2 in Stepping into Psycho

  • June 25, 2022, 7:30 p.m.
  • |
  • Public

The memories were slow to return but return they did. Every terrifying moment leading up to the accident. Carissa was as stunned to learn that she was now forty-nine years old as she was horrified to learn that Leyton and Carrabelle hadn’t survived the crash.

To make matters worse, her parents, Italian immigrants that had her late in life after settling in New York and then eventually in Ohio, were now deceased. She had no siblings and what extended family she had were virtual strangers to her. Other friends she’d had would have no doubt gotten on with their lives a long time ago and probably wouldn’t even remember her name.

All Carissa could do was cry. She had a whole lot of nothing. No family. No friends. No past. No future. No nothing. She’d been a lab technician before the accident and couldn’t imagine what kind of job she could possibly get so late in life after all she had been through and after she endured a ton of physical therapy just to get strong enough to work in the first place. It may not be too late for her to settle down with someone, but it was definitely too late for her to have a family of her own. What she couldn’t ever hope to have broke her heart almost as much as what she had lost. If it wasn’t for Nurse Flora’s comforting touch and cheery gaze, she might have cracked up completely.

While Dr. Bates had only worked at the hospital for seven years, she learned that Flora was a veteran who had been at the hospital for nearly thirty years and remembered Carissa from when she had first been brought in. She had been by her side ever since. Carissa’s eyes stung with tears of gratitude when Flora revealed this to her. To know this one person had cared for her all these years really helped to keep her from giving up completely. Every time she thought of killing herself when she got the physical strength to do it somehow, somewhere, she would think of Flora. Thoughts of Flora helped to pull her out of the darkness, even if she may never again stand in any real sunshine. She knew there were various agencies and institutions that would provide for her and assist her in various ways since she would always be somewhat disabled, but that would mean going to live with strangers in some kind of facility somewhere and she didn’t know that she wanted to live like that for the rest of her life or even that she could. To her, there wasn’t a gap in time. She’d simply gone from having a wonderful and promising life full of an endless supply of adventures and possibilities to being disabled and alone. Well, almost alone. She still had Flora, but that was only while she was still in the hospital. Sooner or later she would be discharged and it wouldn’t be to her parents’ house, to her boyfriend’s condo, or even to an apartment of her own. She wouldn’t have a job to wake up to in the mornings either that would pay the bills. She would have to live somewhere for the disabled and someone would have to make her decisions for her. She would probably get to the point where she could bathe herself and cook for herself, but that was a long way off. Her muscles had atrophied over the years and she looked like a shriveled-up existence of her former self. No amount of physical therapy done on her while she was comatose could make up for the real thing that would be her actually going through the motions on her own. Not other people working her limbs for her.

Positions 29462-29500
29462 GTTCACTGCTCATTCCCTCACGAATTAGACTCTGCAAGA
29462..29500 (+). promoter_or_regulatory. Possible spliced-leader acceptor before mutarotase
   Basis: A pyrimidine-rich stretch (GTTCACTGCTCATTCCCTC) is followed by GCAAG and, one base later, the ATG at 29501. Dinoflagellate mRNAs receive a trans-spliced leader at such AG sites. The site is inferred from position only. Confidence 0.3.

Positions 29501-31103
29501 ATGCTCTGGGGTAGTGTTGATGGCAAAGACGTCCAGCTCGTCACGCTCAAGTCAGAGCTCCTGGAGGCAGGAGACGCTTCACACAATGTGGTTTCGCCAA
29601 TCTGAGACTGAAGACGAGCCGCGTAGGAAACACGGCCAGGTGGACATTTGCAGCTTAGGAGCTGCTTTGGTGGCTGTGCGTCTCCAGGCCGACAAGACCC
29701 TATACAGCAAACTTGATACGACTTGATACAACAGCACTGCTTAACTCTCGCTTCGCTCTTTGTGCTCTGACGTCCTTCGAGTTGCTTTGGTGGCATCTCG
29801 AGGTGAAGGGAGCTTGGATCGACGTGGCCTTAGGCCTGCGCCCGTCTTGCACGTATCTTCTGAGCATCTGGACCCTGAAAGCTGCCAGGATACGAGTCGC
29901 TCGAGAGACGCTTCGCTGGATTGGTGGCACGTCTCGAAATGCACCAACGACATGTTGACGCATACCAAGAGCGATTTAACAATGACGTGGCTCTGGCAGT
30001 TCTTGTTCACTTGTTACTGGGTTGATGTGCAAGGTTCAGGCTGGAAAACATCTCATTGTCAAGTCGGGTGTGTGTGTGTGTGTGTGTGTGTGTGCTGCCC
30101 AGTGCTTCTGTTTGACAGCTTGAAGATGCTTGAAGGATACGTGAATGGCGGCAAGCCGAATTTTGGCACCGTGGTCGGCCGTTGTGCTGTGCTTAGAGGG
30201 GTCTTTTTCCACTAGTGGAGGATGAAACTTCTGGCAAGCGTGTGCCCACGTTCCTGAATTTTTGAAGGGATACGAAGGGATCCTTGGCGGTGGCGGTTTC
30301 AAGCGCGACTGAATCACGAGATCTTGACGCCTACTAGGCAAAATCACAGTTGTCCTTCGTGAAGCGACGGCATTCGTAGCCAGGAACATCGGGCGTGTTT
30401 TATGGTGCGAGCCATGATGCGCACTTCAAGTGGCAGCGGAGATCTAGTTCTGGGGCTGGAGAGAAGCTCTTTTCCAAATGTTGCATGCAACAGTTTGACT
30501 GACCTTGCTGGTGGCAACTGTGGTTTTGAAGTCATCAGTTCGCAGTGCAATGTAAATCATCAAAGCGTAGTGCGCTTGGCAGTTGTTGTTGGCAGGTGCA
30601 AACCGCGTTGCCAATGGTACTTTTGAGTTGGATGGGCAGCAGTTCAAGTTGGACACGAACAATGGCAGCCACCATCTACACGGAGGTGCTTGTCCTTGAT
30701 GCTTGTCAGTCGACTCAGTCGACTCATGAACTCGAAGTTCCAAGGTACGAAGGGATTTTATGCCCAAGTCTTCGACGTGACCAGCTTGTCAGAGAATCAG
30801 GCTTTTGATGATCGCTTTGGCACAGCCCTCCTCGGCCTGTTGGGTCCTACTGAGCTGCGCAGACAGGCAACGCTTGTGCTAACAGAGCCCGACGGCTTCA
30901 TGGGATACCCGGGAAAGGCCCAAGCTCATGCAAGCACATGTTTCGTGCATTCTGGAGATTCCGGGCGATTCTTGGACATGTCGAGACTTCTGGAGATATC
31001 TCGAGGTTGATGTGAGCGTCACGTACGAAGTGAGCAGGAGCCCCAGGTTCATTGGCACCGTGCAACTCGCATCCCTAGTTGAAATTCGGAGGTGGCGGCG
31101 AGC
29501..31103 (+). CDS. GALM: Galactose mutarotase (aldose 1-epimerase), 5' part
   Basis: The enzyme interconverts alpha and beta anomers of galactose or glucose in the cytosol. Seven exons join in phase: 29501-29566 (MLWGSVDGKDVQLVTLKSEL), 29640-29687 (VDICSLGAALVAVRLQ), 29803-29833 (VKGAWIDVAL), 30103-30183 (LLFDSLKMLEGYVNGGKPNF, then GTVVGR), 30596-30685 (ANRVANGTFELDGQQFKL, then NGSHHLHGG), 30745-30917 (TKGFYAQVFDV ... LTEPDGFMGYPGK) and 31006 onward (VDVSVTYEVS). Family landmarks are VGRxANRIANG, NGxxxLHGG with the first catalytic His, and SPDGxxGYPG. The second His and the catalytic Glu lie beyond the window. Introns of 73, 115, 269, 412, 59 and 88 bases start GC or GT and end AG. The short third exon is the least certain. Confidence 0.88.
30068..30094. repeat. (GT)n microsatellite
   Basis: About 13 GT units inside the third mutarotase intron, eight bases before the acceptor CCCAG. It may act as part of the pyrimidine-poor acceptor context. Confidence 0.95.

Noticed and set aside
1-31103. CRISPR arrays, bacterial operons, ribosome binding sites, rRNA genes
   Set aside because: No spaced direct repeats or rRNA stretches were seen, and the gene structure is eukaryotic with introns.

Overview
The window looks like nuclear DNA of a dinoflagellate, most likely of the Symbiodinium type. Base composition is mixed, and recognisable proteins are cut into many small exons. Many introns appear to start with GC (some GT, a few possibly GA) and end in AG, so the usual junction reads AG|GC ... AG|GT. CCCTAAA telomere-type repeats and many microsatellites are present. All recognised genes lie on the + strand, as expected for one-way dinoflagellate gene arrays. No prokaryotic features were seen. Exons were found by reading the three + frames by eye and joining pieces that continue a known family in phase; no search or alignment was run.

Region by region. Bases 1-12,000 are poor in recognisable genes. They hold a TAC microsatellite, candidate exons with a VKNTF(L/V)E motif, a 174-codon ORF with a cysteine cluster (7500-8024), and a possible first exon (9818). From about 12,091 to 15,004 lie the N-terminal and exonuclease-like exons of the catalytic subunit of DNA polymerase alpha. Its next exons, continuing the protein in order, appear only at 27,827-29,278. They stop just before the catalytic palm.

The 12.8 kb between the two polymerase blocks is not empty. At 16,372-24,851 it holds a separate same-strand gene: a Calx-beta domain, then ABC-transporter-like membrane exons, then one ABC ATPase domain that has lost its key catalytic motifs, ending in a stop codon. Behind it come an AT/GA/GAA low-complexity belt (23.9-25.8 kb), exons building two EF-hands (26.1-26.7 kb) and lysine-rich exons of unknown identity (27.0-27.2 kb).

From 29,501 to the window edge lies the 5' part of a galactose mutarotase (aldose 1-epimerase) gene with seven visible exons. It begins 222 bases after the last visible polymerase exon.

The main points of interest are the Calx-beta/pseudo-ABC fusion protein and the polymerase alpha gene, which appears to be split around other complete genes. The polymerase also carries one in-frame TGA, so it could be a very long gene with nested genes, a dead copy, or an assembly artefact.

She also went through all those pointless “if only’s.” If only it hadn’t been her birthday. If only they hadn’t gone out that night. If only she’d drunk less and been the one to drive. If only she could see her parents one more time.

“Hi, cutie,” said Flora when she entered the room one day at the start of her shift. Flora, always cheerful, always encouraging, always referring to her as cute and beautiful. Carissa assumed she was just trying to cheer her up and get her to smile by calling her such flattering names. Although… the tall slender nurse really did seem to like her. If her fondness for her wasn’t genuine then she sure was doing a good job of making it seem like it was.

Flora dragged a plastic chair up to the bed, sat down in it, leaned against the guardrail and said, “How is my lovely Italian patient doing today?”

Carissa’s brown eyes met Flora’s caring blue ones.

“Okay?” Flora asked, brows knotting in concern as she brushed a few black strands of hair from Carissa’s forehead.

Carissa hated to sound like a whiner who was always so miserable but she couldn’t lie either. “It’s the usual sorrows and worries I have. I miss my friends and family all the time and the uncertainty of the future eats at me as well. I can still barely walk for more than a few minutes. The act of brushing my teeth alone makes me so tired you would think I ran a mile. We both know I’m going to regain only so much of my strength back. What semblance of independence could I ever possibly have? Worst of all is the thought of having to go live with a bunch of people I don’t even know. We may all be disabled, but we’d be strangers at least until we got to know each other.”

Nurse Flora flashed her brilliant white, even smile that was calming, reassuring and even sexy. “You could come live with me. I’m not a stranger.”